Friday, 17 April 2015

Day 165 - Brilliant Brimstones

Hi all today's Day 165 and, as it's Spring, I thought I'd do something that highly relates to Spring. It will be the first ever Butterfly I have ever done in my Blog so it's a great 'honour' for this interesting insect. The title and the pictures will have given it away. Yes, that's right, today I am covering Brimstones. I have seen them in a number of places but the first place, I think, I have ever seen one was the RSPB Reserve, Titchwell Marsh. One fluttered past when we were driving to Nosterfield recently so it was a lovely reminder to do a butterfly post.

Brimstone (Gonepteryx rhamni)
So, here are the facts:

  • The word 'butterfly' is actually derived from the phrase 'butter-coloured fly'. This phrase is from the Butter-Coloured Brimstone. So all butterflies are actually named after the Brimstone!
  • The Brimstone has a rather perfect wing-shape. It perfectly matches up with a leaf when it roosts over-night.
  • They are often one of the first butterflies to be seen in spring. The buttery life cycle goes egg > caterpillar > chrysalis > butterfly. Brimstones emerge from their chrysalis in July and then spend the rest of the year feeding up ready to hibernate in woodlands. They then emerge from hibernation on warm spring days.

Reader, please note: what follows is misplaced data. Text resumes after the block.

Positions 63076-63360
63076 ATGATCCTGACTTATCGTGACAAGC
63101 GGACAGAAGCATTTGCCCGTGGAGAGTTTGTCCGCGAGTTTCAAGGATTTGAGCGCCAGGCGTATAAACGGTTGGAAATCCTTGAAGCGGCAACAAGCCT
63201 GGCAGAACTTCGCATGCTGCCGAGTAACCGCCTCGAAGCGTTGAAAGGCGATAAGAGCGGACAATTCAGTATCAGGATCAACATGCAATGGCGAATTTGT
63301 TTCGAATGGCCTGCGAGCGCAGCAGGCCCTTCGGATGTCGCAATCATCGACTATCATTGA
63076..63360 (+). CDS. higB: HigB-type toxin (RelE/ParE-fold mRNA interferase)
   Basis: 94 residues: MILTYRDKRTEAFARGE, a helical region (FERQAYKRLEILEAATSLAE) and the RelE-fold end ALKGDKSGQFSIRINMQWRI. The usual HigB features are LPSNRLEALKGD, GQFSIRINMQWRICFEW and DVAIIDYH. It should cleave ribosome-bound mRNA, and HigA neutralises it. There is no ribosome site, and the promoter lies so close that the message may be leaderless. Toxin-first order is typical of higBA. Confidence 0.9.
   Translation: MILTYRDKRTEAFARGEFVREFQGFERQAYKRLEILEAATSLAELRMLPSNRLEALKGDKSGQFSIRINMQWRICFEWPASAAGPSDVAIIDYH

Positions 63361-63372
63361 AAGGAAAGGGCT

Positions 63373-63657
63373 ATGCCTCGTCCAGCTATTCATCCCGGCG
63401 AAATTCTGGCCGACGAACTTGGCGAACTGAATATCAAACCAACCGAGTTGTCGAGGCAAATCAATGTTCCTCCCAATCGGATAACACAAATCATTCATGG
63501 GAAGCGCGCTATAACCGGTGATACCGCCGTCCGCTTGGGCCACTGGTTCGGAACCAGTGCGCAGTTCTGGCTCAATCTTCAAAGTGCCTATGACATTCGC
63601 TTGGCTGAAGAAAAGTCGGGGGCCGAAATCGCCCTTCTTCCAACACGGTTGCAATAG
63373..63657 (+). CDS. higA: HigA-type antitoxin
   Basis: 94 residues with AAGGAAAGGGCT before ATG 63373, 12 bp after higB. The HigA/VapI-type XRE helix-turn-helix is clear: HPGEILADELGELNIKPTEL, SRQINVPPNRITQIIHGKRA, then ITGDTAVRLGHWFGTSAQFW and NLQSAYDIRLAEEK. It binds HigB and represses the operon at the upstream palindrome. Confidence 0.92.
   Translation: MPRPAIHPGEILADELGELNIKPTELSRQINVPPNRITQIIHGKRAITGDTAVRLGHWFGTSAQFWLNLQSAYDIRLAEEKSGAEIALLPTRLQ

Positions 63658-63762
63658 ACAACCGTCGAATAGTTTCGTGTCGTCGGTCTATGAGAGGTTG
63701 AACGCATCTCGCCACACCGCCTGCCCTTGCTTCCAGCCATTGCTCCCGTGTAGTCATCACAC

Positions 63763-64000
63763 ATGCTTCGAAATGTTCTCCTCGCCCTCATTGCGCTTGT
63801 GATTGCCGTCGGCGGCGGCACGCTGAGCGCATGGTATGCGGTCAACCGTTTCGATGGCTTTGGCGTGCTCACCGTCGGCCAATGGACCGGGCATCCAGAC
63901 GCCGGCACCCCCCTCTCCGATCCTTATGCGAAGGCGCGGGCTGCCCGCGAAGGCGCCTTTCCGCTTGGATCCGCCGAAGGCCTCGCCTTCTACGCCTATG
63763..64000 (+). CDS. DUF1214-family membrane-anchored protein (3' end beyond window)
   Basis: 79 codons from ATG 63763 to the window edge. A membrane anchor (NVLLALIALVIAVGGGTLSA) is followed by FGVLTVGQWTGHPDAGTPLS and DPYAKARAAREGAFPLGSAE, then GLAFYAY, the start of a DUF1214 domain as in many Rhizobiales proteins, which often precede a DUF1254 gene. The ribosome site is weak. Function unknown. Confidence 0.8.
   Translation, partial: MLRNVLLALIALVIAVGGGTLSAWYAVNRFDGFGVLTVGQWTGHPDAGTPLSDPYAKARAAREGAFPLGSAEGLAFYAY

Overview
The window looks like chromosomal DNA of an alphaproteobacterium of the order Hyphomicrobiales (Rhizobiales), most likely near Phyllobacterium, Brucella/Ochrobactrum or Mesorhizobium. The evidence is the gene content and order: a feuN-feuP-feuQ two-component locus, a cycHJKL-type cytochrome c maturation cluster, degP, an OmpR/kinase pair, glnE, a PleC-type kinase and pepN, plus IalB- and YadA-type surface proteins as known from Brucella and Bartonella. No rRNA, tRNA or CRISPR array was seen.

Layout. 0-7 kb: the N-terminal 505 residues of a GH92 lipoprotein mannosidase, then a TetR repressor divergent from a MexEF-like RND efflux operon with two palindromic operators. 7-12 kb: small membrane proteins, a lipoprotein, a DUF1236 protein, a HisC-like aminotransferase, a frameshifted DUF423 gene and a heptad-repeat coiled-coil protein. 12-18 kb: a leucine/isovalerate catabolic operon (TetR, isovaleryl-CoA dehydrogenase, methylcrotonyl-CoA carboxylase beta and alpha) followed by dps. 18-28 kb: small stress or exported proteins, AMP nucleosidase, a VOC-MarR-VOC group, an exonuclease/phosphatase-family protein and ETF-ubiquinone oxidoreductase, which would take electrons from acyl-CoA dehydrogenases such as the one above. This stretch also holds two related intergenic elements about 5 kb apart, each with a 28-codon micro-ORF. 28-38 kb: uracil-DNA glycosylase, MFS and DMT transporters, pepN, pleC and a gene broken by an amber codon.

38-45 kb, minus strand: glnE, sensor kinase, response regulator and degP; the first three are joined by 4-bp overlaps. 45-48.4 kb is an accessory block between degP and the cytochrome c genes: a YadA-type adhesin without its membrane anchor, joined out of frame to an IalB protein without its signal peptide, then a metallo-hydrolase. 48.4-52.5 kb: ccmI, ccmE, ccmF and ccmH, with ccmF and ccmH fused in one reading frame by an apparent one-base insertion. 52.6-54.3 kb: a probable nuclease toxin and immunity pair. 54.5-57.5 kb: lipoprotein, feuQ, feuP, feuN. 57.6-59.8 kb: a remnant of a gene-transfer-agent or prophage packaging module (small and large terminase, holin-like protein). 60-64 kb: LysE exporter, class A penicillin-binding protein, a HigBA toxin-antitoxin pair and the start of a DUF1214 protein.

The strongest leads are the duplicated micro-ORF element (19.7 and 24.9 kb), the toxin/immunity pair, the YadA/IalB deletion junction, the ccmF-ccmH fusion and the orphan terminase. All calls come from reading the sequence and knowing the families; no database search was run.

• They live for around a year making them one of the UK's longest lived butterflies.
Feeding and showing off its leaf shaped wing
  • Outside of the butterfly family Nymphalidae they are the only species to hibernate as an adult.
  • There have been most sightings of these in England but there have been a few in Eastern Wales as well. There are also one or two scattered around Southern Scotland.
  • They have a minuscule wingspan of just 6cm. Sadly, no-one has yet put a Brimstone on some scales so I can't share their weight with you.....
  • They are not threatened in the UK and they have spread mainly to Northern England but it seems parts of Scotland too.
  • Males are much 'yellower' than Females as Females only have a very pale green that is almost white on them.
Very helpfully spreading its wings for a photo
  • They are usually found in open areas such as open Grassland, Woodland Clearings and Gardens.
  • You know how I said their wingspan is small? Well their eggs are minute compared to it at only 2.5 millimetres! Tiny!
Here are some links to some more information:

Hope you enjoyed,



  1. Wouldn't say they were a small butterfly, they are actually one of the larger UK species and very strong flyers to boot!

  2. They're such lovely butterflies and a sure sign of spring too! - Tasha